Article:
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stevo58

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  1. I’ve been thinking of doing this on my casino, just because. How thick were the original acrylic inlays, and how thick is the MOP? Did you have any problems removing the acrylic - I would probably drill through the center and try to pry it out, at least as a first attempt. How did you radius the blocks without removing the frets?
  2. The metal covers act as a huge heat sink, making it very difficult to unsolder the tabs. I doubt if a 40-watt iron will work. My Ersa electronically-controlled solder station, at 450C, couldn’t do it. A 100-watt gun might do it, or a gas flame.
  3. In my opinion, any guitar whose pots are open to the environment should have sealed pots, for example, Bourns type 82 or 95. Otherwise you will be cleaning them regularly. The new worn Casinos have the “P-90 Pro” pickups, which are an improvement over the ones in the standard Casino, which are overwound and muddy. I also think the thin finish is another big improvement. I thinned down the poly clear coat on my 2017 Casino, and it made a big difference. The guitar was livelier and more resonant without that thick blanket.
  4. Well, I own a Gibson 335. Ok, it’s just a Studio, but it’s a fine guitar. I also in the past owned a Dot. It was also a fine guitar. I sold it a couple months after I bought the Gibson. The Gibson just feels better. There’s no comparison. The neck feels stable and resonant, while the Dot was dead and flexible. The finish feels better. It hangs better on a strap somehow. There are just countless small details which add up. It’s the first 2-humbucker guitar I’ve been able to bond with. The proper 335s I’ve played are even more extreme. It’s up to you what you want to pay for. One concrete difference is the laminations. The Epiphone has five laminations while the Gibson has three. This also means the EPI has twice as many glue layers, and I am convinced - with no evidence at all - more layers of glue = bad. Don’t contradict me; I have no reason to believe it, but I do anyway, so I’ll be resistant to facts.
  5. I bought a ‘58 125T fifteen years ago. It had been through the wringer over the decades. The seller was going to hang it on his wall as deco. It had a poorly -done cutaway. An access hatch slightly smaller than a large county in Texas had been cut in the back. An EMG humbucker (with coil split) had replaced the P90 (which was fortunately in the case). The bridge was glued AND screwed to the top. It sported a nylon-saddle tunomatic. It had some mystery inlay added to the peghead. A bigsby had been mounted at some point. And then removed. The pots and jack were shot and unsalvageable. The tuners had been replaced, and several of the replacements were broken. It was a mess. I cleaned it up, put the P90 back in, and made it playable . Eventually, since it has zero collector value, I added a bridge P90, using the coil-tap hole for the switch. It’s by far my favorite guitar. I can get any and everything I want out of it . What a great guitar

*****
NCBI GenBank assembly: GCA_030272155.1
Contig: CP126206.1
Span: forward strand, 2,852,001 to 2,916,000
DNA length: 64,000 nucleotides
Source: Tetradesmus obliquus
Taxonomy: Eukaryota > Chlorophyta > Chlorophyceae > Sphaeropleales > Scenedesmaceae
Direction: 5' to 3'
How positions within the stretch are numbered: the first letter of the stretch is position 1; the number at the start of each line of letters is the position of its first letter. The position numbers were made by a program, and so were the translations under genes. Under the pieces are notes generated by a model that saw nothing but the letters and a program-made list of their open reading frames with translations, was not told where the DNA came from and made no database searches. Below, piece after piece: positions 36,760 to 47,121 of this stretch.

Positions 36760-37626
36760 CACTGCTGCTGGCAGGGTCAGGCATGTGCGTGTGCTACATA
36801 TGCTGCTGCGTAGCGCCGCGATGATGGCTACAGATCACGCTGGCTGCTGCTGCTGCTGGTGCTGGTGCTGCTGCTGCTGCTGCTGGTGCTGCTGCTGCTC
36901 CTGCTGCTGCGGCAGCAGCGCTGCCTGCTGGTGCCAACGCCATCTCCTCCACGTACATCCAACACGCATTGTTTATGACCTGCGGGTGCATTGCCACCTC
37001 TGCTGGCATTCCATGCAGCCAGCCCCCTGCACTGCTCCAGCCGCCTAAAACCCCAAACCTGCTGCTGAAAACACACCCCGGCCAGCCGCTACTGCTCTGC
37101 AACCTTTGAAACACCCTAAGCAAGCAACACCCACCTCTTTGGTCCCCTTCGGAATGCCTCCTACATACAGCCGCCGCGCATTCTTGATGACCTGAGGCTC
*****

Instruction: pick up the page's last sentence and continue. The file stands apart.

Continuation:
6. To be honest, I never saw any particular point to it.
  7. Yeah that’s it, but the 2015 added a locking tailpiece, too.
  8. There are rosewoods, and there are rosewoods. I have a Prucha tenor banjo with the most amazing piece of rosewood I’ve ever seen as a fingerboard. It’s not pretty, but nearly as fine-grained as ebony, and hard as can be. The banjo is played heavily and I see no wear on it at all. No idea what species it is.
  9. I agree completely with you - except for the fingerboard. As a matter of fact, when they came out, the red-with-black-binding appealed to me immediately. I think it is a very elegant, restrained combination, and I made up my mind immediately to buy one. As I said, I played Teles for decades, and the only 4-knob guitar I own (a highly modified Qing Dao Casino) still confuses me in the heat of a gig. I make heavy use of guitar volume and tone controls and I would always grab the wrong one. The studios aren’t in the lineup anymore, but the last one was creeping up in price close to the 335 Satin, so I suppose it no longer made sense. I’m glad I got mine when I did, as I haven’t seen these on the used market.